On a typical day, Christina Jones says she stays busy as a dedicated mother to her four children and wife to her husband, Kenyell Wilson. Things changed on July 1, when she answered her phone.
Kenyell was on the other end, telling her that he had been shot just minutes earlier and was racing to a hospital trying to stay alive.
“When he got shot, the first thing he thought about was to call me. He just wanted comfort and he wanted to let me know what’s going on,” Jones said in an interview Wednesday.
Wilson, 44, died at the front door of the hospital.
Word spread quickly around Baltimore, in large part because he had spent nearly a decade working to slow the gun violence that has plagued families throughout the city. That day, he had just stepped out of the Cherry Hill Safe Streets office to grab some food before a 5 p.m. meeting, colleagues and officials have said.
Police still haven’t said much about what happened, or even identified where Wilson was shot. There have been no arrests.
On Wednesday, Jones sat in the front row of Wiley Funeral Home in West Baltimore dressed in black with a short haircut, closely holding her daughter and remembering how much Wilson loved his family.
A crowd of nearly 100 people had waited outside in 90 degree weather just to view Wilson’s body. Wilson’s colleagues from Safe Streets walked through wearing the group’s orange t-shirts..
Amid the tears, his friends and family talked about hope and Wilson’s legacy.
“He loved Cherry Hill. He was born and raised there. He saw his friends pass away over time,” Jones said. “You can’t just be any kind of person working Safe Streets. You have to be someone who has been through some things.”
Safe Streets is a city-backed organization made up of staff members who have had their own scrapes with the law, are respected on the streets and step in to try to mediate and end conflicts between people or groups before they turn violent.
Wilson’s funeral service included an Islamic prayer in his memory, and ended with his burial at King Memorial Park in Windsor Mill.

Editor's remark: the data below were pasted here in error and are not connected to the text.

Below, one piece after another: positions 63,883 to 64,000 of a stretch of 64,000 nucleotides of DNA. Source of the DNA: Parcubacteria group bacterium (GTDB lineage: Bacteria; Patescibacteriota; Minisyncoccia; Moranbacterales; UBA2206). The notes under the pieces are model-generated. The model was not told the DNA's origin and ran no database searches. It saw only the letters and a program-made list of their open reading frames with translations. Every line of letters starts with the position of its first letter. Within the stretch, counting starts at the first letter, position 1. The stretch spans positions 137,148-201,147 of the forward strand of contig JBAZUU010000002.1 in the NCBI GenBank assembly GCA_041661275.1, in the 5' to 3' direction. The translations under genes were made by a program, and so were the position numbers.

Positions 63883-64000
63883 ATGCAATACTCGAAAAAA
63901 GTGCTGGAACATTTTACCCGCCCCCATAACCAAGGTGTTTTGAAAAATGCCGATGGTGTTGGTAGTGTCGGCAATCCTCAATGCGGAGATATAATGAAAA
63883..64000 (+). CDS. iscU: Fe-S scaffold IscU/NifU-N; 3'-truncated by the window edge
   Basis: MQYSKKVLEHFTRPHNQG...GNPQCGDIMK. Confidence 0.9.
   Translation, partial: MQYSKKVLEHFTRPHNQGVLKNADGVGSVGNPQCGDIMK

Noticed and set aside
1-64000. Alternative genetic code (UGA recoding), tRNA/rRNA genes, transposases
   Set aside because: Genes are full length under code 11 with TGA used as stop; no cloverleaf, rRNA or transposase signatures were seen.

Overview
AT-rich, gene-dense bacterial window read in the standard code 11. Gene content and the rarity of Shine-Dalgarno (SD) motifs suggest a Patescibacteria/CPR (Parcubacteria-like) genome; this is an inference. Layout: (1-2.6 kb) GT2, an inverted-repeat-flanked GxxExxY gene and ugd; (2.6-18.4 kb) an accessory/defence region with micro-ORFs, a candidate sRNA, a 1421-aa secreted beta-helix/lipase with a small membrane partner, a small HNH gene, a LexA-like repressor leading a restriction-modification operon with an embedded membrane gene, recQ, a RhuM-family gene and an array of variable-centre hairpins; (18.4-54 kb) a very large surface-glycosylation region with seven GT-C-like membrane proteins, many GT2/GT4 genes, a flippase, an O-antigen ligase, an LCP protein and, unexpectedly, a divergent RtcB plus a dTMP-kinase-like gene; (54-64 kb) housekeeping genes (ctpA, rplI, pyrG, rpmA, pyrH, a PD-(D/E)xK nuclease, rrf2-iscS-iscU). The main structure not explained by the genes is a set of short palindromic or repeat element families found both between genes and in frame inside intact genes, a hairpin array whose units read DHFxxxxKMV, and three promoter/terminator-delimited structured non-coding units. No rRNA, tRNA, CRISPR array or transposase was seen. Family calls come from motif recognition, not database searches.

Baltimore City Ceasefire365 anti-gun violence activist Erricka Bridgeford was there Wednesday, and remembered the impact Wilson had on the community.
“I am just really proud of Safe Streets teams around the city. Even though this is the second person they lost this year, it has not made them scared or give up,” Bridgeford said. “We did not sign up to do this work because we thought it would be easy or safe all the time. We don’t do the work thinking we will get killed, we doing it thinking whose life can we save?”
In January, local activist and Safe Streets leader Dante Barksdale was gunned down in the Douglass Homes housing projects.
Growing up, Wilson was known as “Benny Bop” and attended Baltimore City schools: elementary No. 164 and middle school No. 180 in Cherry Hill.
While Wilson did earn a diploma, his childhood was at times difficult in a neighborhood struggling with poverty, violence and drug use. He enjoyed playing football and basketball, longtime family friend Derrick Johnson said.
Johnson met Wilson through his father and served as a mentor, even as Wilson, like many kids in Cherry Hill, got in “trouble along the way.”
But, the well-mannered Wilson was always be respectful to Johnson’s family members.
“He grew up in the streets but as he got older he got himself together,” Jones said.
Wilson married Jones in 2017 after a decade of dating, and a friendship even longer than that. The couple had four kids together: two boys and two girls.
Wilson began working at Safe Streets in 2012, and often worked hours long after he was off the clock.
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His experience in Cherry Hill and his proven ability to turn his life around after some stints in prison gained Wilson respect from younger people in his community. He was always on post, Johnson said, and had a never-ending presence in the community and focus on making things better.
“Even when he was not working he was working. A lot of kids respecting him, man. Not because he was some tough guy, but because of that big smile of his and his humor,” Johnson said. “He had a rough life but he decided to make a change. And he was sincere about changing it.”
But the work he committed to in his community never got in the way of him being there for his kids and his wife, Jones said.
“My kids saw him every day. There is nobody that can fill that hole. Not another man, another husband. No one,” she added.